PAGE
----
“Our mosque is probably 90 percent converts,” said Abdul Latif Finch, the imam here. Many, including Finch, are Americans who were raised in other faiths and still have non-Muslim family members. Evidence for its members’ local heritage piles up in the doorway as people arrive: Crocs, Converse All-Stars, flip-flops and Adidas, cell phones and eco-friendly BPA-free water bottles.
Unlike other mosques in the area, which often cater to a single ethnicity or nationality, Lighthouse services are held in both English and Arabic. The mosque’s few hundred members—men, women, and children—pray together in the same small, cream-colored room. “There are no barriers out there, so why would there be in here?” Finch said.
Lighthouse is three years old, but it replaces another mosque, Masjid al-Iman, which outgrew the small space and moved to Shattuck Avenue in Berkeley. Finch, 35, was in the first class of graduates from the newly-established Zaytuna College, an Islamic seminary in Berkeley.
On Monday, there’s no food, only a little socializing and “Tarawih,” the singing of one thirtieth of the Koran’s thirty parts. Lighthouse worshippers break their daily fasts together only on the Saturdays during Ramadan. Other days they eat at home, after the sun sets.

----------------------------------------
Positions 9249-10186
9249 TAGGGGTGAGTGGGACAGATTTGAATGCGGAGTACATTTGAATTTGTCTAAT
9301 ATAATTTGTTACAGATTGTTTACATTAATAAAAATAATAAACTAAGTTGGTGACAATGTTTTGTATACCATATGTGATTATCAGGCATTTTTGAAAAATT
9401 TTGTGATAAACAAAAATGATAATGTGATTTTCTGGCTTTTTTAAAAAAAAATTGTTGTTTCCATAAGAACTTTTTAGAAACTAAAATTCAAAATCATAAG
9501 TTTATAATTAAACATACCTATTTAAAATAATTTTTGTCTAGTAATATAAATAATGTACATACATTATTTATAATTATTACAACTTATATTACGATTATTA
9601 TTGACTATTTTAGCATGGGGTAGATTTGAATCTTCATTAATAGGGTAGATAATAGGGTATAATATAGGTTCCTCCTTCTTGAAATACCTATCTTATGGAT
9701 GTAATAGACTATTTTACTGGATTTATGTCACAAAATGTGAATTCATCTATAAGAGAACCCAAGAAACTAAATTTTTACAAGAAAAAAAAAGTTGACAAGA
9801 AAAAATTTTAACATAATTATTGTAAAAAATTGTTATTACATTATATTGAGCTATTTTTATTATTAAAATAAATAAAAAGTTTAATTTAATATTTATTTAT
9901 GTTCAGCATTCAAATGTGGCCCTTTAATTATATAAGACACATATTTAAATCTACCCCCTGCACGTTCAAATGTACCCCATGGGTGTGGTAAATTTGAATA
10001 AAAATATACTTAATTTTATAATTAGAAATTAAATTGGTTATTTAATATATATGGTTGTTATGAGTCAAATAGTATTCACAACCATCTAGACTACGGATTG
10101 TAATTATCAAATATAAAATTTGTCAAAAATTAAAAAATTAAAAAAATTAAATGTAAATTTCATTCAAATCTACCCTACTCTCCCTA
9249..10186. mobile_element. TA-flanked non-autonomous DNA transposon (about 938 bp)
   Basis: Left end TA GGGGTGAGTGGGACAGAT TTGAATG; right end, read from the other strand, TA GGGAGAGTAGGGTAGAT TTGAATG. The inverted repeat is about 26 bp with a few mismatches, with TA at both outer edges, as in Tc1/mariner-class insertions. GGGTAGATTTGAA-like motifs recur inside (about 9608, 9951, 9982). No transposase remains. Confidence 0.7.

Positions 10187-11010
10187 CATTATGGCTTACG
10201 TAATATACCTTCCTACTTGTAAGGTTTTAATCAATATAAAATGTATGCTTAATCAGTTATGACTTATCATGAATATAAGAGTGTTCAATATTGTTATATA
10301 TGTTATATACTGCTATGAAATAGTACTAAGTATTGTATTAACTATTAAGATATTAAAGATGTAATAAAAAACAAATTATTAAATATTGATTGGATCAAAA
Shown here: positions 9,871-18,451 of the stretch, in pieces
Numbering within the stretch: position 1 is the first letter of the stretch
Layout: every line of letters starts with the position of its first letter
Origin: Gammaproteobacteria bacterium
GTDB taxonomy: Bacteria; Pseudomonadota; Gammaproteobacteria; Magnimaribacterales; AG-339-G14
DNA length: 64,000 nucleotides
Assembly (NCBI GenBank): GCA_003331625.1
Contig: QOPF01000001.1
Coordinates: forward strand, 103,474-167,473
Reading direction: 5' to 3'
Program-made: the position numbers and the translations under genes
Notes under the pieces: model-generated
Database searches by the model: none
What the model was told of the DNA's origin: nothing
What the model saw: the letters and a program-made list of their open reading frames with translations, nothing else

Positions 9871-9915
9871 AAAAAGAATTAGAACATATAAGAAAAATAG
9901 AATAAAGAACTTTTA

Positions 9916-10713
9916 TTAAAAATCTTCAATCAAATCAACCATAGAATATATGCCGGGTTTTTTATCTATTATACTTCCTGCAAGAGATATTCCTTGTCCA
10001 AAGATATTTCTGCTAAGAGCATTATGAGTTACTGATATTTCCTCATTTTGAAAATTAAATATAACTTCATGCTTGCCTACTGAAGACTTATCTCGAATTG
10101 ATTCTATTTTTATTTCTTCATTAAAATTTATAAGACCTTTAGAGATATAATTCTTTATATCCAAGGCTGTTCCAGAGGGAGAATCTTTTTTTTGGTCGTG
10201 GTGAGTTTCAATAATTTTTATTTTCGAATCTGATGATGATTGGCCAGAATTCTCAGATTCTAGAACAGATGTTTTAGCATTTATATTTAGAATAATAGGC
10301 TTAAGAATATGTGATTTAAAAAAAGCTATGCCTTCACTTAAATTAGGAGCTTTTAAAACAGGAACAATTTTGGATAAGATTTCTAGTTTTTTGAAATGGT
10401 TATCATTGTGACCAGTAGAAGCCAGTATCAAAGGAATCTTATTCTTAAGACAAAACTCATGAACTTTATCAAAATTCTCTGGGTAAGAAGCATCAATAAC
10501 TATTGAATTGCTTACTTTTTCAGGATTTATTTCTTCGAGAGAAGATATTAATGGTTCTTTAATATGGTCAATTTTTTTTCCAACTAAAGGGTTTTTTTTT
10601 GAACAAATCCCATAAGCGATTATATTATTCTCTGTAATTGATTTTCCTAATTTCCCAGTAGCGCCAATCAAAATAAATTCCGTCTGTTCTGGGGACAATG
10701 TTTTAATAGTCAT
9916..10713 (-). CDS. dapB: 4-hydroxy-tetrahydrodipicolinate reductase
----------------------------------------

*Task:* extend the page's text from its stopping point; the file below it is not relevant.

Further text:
Before Tarawih, a few members of the Lighthouse mosque met early, sitting on the carpeted floor and reflecting on what makes Ramadan valuable to them.
“A sense of intimacy and closeness, because everybody’s fasting together,” said Mattheson. She smiled and turned to Finch, the imam, who had been quietly listening. She pointed mischievously. “Now you!” she said.
Finch’s answer reflected his recent trips to the East Coast and Arizona for various speaking and teaching engagements. “It’s not just happening here, this sense of heightened spirituality, where people aren’t feeding the base self,” Finch said. “It’s the same thing in Pennsylvania, the East Coast, the desert southwest.”
“The whole entire community across the globe, there’s a real beauty to that,” added member Ally Alexander.
“Fasting also really makes you appreciate the fact that you have access to fresh, clean drinking water and great food,” Mattheson later wrote in an email. “And makes you much more empathetic for the people who don’t.”